The Rainforest: The Secret to Building the Next Silicon Valley
The principles of Rainforest Alberta are based on the book "The Rainforest: The Secret to Building the Next Silicon Valley" by Victor W. Hwang and Greg Horowitt. The authors explore the question "what is it about Silicon Valley that led to it being one of the most innovative cultures in the world?"
In short, the authors determine that the truly unique characteristic about places lie Silicon Valley (and other innovation hubs worldwide) is the culture. The authors describe a simple framework, that of farm vs. rainforest as representations of the culture within innovative places, and outside them. The new way of doing things vs. the old.
This analogy, and the culture that it represents is the perfect summary of what Rainforest Alberta, and other Rainforests worldwide, seek to accomplish.
The analogy of the Rainforest is best described by comparing Innovation Systems (Rainforests) to Production Systems (Farms).
In a farm, there are clear objectives: control, precision, and production. The desired outcomes are well-established and the process of achieving those results is more-or-less understood. Though some incremental improvements may yield better results, the overall system is set, measured, and results are approximately assured. Farms are excellent at producing predictable results, however the tight constraints limit the opportunity for innovation and new ideas. The farm analogy thrives under traditional cost, command, and control leadership. This is the system that has been prevalent since the industrial revolution and is necessary within growing and established companies. After all, even Google doesn't want complete chaos within their doors.
Cost, command, control leads to a high degree of certainty and consistency. Though ideal in a production environment, this is not an ideal situation for innovation, creativity or ideation to thrive. In the book, the authors uncover the concept that "the principles that underlie biological systems are the same principles that underlie all living systems". That is, innovation and human interactions are inherently more organic and subject to variance and unpredictability. This Rainforest approach, is a way to see the benefit of serendipity, randomness, and the unexpected. Rainforest supports the birth of new ideas, and untold random interactions that produce wonderful things. Where usually disparate entities who might not otherwise interact have the opportunity to connect, share ideas, build trust, and ultimately, commercialize their inventions.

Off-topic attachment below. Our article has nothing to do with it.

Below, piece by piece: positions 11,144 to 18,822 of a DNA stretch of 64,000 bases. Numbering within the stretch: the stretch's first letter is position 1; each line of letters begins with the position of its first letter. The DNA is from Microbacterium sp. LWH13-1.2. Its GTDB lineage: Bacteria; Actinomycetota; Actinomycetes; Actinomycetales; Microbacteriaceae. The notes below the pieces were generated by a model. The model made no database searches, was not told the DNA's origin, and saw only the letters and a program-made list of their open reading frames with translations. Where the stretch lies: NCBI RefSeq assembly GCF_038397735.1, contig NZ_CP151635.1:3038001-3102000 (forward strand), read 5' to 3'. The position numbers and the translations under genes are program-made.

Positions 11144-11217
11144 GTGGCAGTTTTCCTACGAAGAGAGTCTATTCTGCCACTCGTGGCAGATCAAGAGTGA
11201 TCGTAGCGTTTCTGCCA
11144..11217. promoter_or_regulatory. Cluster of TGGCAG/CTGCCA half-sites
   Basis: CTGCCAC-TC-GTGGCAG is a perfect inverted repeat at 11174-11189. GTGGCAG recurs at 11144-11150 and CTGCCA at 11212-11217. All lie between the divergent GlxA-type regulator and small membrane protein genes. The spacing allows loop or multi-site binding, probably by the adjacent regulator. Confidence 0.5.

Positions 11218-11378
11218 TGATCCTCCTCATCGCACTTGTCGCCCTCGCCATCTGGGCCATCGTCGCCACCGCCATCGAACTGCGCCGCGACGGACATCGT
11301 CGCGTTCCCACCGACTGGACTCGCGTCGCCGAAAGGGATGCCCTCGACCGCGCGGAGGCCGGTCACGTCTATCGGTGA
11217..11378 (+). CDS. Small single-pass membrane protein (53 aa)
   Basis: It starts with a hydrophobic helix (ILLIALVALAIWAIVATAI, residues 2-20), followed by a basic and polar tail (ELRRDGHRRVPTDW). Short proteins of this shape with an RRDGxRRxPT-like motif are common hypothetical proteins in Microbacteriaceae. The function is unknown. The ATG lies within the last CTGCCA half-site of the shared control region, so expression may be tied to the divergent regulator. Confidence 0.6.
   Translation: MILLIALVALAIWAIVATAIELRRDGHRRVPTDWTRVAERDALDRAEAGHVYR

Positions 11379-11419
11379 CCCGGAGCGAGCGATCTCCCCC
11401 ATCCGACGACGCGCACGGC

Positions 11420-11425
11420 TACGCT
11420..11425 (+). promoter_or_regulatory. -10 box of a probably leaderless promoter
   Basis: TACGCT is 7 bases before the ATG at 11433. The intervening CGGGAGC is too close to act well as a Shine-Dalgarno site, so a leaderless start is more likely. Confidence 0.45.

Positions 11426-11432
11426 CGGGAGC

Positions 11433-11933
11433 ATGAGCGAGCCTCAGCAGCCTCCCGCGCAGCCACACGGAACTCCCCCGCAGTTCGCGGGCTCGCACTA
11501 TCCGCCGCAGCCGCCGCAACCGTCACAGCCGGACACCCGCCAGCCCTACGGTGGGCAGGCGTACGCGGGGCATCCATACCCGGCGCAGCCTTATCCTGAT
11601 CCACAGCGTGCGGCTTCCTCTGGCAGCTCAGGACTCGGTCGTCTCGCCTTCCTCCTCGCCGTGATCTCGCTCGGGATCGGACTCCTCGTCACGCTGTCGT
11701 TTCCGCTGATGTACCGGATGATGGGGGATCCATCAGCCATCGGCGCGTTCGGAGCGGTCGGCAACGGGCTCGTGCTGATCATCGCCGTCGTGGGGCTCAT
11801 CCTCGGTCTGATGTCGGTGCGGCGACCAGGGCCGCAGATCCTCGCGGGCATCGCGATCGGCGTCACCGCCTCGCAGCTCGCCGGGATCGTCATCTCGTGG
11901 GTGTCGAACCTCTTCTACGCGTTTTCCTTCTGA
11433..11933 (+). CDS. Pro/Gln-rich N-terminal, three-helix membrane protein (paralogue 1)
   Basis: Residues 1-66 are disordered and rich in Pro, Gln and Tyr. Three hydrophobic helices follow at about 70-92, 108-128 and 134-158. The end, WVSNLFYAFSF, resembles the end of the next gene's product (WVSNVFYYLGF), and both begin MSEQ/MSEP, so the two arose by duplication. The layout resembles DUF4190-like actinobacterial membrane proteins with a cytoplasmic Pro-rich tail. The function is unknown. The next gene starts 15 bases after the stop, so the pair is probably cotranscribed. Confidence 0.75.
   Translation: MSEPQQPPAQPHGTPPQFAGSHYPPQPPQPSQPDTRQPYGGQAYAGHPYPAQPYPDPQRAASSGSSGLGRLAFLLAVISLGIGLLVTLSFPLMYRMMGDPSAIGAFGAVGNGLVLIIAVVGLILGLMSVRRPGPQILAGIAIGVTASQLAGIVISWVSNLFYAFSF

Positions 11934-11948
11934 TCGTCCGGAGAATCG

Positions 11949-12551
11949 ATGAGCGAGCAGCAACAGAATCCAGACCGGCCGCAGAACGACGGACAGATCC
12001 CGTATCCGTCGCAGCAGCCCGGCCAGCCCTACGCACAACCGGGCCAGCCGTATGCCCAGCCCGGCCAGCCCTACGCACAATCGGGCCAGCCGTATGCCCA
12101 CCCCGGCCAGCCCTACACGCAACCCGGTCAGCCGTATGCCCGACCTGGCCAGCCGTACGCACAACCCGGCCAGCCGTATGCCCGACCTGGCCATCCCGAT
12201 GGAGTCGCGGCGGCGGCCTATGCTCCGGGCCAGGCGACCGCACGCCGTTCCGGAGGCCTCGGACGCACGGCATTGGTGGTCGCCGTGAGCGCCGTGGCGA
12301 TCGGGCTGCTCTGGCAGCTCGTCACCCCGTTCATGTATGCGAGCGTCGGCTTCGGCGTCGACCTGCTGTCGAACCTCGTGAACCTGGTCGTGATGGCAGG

Can you cultivate a Rainforest within a farm? No! Rainforest inherently lack control mechanisms, but rather embrace powerful principles.
Note that each of the Rainforest and the Farm has an important role in any thriving economy, and aspects of each are present everywhere. The Rainforest does not seek to eliminate the farm, but to create a co-existing rainforest that can support the input of ideas and creativity to build new things.
Pillars of the Rainforest
The Rainforest Scorecard was introduced into Alberta in 2016 as a tool for assessment, dialogue and action to improve the health of the innovation and entrepreneurial ecosystem across the province. Twice per year Rainforest Alberta will use this assessment to get a snapshot of the robustness of the innovation ecosystem in the province. Scores shall be assessed independently in both Edmonton and Calgary.
The Assessment measures the level of support for Innovation and Entrepreneurship in an ecosystem and is based on six Pillars:
- James Kierstead, Chair
- Aaron Budnick, Co-Chair and Communications
- Lan Tan, Community Engagement
- Gail Powley, Community Engagement
- Debra Greig, Secretary
- Pay It Forward
- Team Sport
- Role Model
According to Hwang and Horowitt, there are five reasons why Innovation is so important to any economy:
- Human Potential: Innovation cultivates the full potential for good in every person and organization.
- Prosperity: Innovation iAccorimproves prosperity in families, organizations and communities.
- Capacity: Innovation capacity enables people to solve more problems and achieve more dreams.
- Velocity: Innovation drives the acceleration of these improvements.
- Sustainability: Innovation, when coupled with focused effort, drives economic, social, and environmental sustainability.
How Will Innovation Benefit Alberta?
As a historically resource-based economy, the Province has always been at the mercy of the energy markets and experiences harsh boom and bust cycles. By embracing a knowledge-based innovative economy, Alberta has the potential to better weather these cyclic storms while also preparing itself for a more sustainable, competitive future by building a well diversified economy.